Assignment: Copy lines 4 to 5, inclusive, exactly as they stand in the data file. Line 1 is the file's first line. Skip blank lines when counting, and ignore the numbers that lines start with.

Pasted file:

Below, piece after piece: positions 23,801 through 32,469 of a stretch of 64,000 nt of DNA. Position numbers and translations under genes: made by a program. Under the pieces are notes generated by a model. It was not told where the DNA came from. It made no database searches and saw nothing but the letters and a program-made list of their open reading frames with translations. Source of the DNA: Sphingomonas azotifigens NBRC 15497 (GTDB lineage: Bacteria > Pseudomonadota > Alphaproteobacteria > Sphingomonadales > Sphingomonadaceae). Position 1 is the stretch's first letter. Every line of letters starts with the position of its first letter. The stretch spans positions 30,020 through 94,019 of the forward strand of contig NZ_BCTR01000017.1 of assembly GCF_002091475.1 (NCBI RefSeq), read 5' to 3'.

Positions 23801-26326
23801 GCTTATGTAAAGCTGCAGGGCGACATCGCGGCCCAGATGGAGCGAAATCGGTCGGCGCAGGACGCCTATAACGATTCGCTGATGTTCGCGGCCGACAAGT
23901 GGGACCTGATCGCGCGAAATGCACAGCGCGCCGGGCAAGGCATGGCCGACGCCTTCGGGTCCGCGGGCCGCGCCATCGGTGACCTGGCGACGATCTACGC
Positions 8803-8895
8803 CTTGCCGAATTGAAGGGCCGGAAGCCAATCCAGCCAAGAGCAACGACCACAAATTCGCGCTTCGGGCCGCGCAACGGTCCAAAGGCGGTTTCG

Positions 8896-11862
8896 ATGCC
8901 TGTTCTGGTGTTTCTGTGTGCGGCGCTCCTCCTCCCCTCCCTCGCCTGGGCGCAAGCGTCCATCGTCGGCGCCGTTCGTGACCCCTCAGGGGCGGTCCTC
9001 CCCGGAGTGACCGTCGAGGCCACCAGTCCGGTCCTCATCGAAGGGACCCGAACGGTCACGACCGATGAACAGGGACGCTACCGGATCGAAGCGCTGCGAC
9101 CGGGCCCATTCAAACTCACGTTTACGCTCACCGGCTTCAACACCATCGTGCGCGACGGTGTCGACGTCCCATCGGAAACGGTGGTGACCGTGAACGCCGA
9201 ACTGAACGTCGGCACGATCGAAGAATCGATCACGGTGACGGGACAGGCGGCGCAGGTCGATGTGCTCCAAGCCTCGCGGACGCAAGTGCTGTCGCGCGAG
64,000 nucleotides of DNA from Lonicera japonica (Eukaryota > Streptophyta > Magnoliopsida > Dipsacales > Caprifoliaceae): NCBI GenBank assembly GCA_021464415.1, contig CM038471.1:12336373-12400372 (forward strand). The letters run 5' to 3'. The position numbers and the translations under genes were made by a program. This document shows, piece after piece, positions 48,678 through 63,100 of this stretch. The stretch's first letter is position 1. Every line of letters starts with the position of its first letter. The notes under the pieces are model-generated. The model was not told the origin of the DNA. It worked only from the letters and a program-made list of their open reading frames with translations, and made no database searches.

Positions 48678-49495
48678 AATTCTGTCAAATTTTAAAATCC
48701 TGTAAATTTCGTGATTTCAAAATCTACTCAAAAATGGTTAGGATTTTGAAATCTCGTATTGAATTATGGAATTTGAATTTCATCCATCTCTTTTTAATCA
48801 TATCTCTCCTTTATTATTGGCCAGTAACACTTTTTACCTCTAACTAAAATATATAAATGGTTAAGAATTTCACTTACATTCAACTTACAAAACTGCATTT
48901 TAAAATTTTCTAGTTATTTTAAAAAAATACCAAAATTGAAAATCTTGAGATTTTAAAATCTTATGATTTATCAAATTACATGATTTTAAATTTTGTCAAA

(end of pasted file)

23901 GGGACCTGATCGCGCGAAATGCACAGCGCGCCGGGCAAGGCATGGCCGACGCCTTCGGGTCCGCGGGCCGCGCCATCGGTGACCTGGCGACGATCTACGC
Positions 8803-8895